How does the journal impact factor affect the CV of PhD students?

Fabian Sanchis‐Gomar

Author Affiliations

  • Fabian Sanchis‐Gomar, 1The Department of Physiology, Faculty of Medicine University of Valencia, Valencia, Spain

In his editorial “Dear DORA”, Howy Jacobs commented on the recent San Francisco Declaration of Research Assessment (DORA) to address the misuse of the journal impact factor (IF) and discussed alternatives. DORA stipulates that the IF must not be used as a surrogate measure of the quality of individual research articles, or to assess an individual scientist's contributions in hiring, promotion and funding decisions. DORA and many other commentators, such as Howy Jacobs, therefore advocate the use of additional, alternative metrics and other measures to make a more fair and realistic judgment about the quality of a scientist's or research group's publications.

The nearly single‐minded focus on the IF has had a detrimental effect on many aspects of research. Scientists, eager to increase their chances to get tenure, promotion or the next grant, may perform research that is more likely to get published in a high‐IF journal rather than pursuing interesting ideas. Tenure and grant committees may not select the best candidate but the one with the most impressive publication list. And journals editors might reject good papers because they would be less cited than publications from other fields.

But, how does the journal IF affects the curricula vitae of PhD students? Worldwide, many PhD students benefit from a 4‐year fellowship, whereas others work during this crucial period without any financial support. In Spain for instance, owing to the strict fiscal austerity, there is an increasing tendency for many PhD students to cover their own expenses, simply working for free. It is also the norm for many PhD students that their chairs or supervisors tell them that they need at least one publication in a top journal—such as Nature, Cell or Science—to bolster their CV and crucially improve their chances to get tenured later in their career. In practice, however, publication in a top journal is highly unlikely. Thus, time goes by, the 4 years eventually come to an end, and the final defense of the doctoral thesis gets closer without a publication in a top journal. But it does not increase the likelihood of getting published in lower‐impact journals either if the only accepted yardstick is a high IF. Unfortunately, this reduces students' chances to obtain a postdoctoral fellowship and their future career options diminish. This is a major waste of time, effort and money in particular for those students who had to finance their PhD out of their own pockets.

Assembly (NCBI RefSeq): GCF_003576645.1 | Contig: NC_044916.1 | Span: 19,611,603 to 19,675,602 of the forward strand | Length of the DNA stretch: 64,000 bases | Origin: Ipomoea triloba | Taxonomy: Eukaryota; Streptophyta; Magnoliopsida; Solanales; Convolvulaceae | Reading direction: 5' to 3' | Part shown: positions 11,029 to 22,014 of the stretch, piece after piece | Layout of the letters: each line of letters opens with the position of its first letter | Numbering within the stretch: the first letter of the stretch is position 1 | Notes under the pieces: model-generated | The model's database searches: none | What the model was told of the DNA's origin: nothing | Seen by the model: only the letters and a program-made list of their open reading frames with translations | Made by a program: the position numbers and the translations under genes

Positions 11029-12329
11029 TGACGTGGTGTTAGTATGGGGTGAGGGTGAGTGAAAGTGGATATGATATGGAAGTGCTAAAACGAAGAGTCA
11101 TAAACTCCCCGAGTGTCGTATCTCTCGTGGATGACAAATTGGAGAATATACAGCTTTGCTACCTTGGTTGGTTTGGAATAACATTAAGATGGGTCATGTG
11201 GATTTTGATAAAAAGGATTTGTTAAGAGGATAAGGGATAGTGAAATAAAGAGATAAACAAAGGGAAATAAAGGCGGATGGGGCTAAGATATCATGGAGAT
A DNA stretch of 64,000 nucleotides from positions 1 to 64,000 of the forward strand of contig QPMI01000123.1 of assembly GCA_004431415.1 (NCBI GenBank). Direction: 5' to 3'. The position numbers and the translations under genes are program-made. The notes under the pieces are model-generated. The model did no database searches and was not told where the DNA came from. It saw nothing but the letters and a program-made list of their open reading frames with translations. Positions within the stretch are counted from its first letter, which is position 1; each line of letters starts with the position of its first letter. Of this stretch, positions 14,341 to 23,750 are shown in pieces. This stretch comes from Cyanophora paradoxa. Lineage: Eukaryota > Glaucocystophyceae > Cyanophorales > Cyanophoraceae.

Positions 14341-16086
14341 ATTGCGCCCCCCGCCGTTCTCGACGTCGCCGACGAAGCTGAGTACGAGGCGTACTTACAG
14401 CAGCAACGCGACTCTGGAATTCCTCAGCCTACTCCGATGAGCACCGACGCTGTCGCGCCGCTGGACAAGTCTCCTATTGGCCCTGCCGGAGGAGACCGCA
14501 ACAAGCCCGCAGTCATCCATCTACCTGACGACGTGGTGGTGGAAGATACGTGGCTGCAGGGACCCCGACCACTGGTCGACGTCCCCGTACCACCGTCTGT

As frequently pointed out, this IF mania makes no sense. Seniors scientists and supervisors should help PhD students to retain an open mind instead of vying for a top publication. It is also part of the responsibilities to help their students build a solid research CV and the unnecessary mania of publishing in the highest‐IF journals does not make this task easier. At the end, it is the young scientists who suffer most as their future career prospects are jeopardized.


  • The author declares that he has no conflict of interest.